Andrew Brenycz asked Jeff VanderMeer:
One aspect I found interesting about the first book was the all female expedition. Some of my favorite horror has a focus on a single gender such as John Carpenter's The Thing and The Descent. What made you decide to go with a predominantly female cast and was that a challenge?
Jeff VanderMeer They were just names on a page--biologist, etc.--when I wrote the rough draft of the first five pages. Before continuing I had to know whether they had names and whether they were men or women. It was soon clear they wouldn't have names and would be all women. Part of this had to do with the Southern Reach's protocols. But I can't say either that making them all women wasn't in a tertiary way a statement about how these kinds of stories tend to be male-dominated. Yet at the same time, that truly is tertiary as in a matter of days I had clear in my head exactly who each of them was, including their histories and backstories, even though this information isn't always there on the page. So, very early on, they were locked in. Was it difficult? I think if you always try to think of each character as a unique person, it helps.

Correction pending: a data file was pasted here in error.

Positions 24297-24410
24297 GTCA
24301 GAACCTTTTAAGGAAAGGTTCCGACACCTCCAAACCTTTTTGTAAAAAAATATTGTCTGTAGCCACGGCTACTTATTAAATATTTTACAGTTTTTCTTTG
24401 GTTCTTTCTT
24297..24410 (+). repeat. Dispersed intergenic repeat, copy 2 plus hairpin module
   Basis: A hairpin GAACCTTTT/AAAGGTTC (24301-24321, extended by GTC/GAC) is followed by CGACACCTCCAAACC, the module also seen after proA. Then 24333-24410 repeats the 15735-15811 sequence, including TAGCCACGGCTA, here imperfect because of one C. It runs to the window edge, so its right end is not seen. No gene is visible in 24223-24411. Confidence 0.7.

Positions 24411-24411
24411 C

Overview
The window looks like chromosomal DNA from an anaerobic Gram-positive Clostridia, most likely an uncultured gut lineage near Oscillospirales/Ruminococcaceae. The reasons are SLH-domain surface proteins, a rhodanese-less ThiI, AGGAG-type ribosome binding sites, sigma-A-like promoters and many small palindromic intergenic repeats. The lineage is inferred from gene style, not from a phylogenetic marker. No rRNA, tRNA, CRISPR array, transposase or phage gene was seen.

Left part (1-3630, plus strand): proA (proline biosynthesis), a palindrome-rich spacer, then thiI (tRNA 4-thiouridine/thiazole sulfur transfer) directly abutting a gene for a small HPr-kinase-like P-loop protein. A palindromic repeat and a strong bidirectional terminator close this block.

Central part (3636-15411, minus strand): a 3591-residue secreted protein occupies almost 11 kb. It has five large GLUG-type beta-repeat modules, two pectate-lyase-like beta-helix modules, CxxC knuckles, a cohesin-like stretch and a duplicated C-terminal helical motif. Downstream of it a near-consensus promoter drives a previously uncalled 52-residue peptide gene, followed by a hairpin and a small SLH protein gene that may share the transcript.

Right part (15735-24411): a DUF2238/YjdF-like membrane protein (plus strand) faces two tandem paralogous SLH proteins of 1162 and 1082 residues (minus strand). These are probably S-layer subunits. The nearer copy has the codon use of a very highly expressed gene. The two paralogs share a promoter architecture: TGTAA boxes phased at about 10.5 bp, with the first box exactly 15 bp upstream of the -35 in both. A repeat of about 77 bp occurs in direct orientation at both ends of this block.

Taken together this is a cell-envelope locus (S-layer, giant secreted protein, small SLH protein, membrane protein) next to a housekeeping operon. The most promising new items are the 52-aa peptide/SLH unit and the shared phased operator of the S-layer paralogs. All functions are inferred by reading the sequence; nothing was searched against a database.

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Irus asked Jeff VanderMeer:
David asked Jeff VanderMeer:
When I got my book published, I was told that I couldn't publish another book for two years, for fear of cannibalizing my own sales. You're releasing three hardbacks in a year. Is this a new publishing idea--a reflection, say, of pressure from ebooks (where single authors sell many books a year)--or is it just a trilogy-specific marketing plan that isn't reacting to ebook realities at all? Why did they let you do it?
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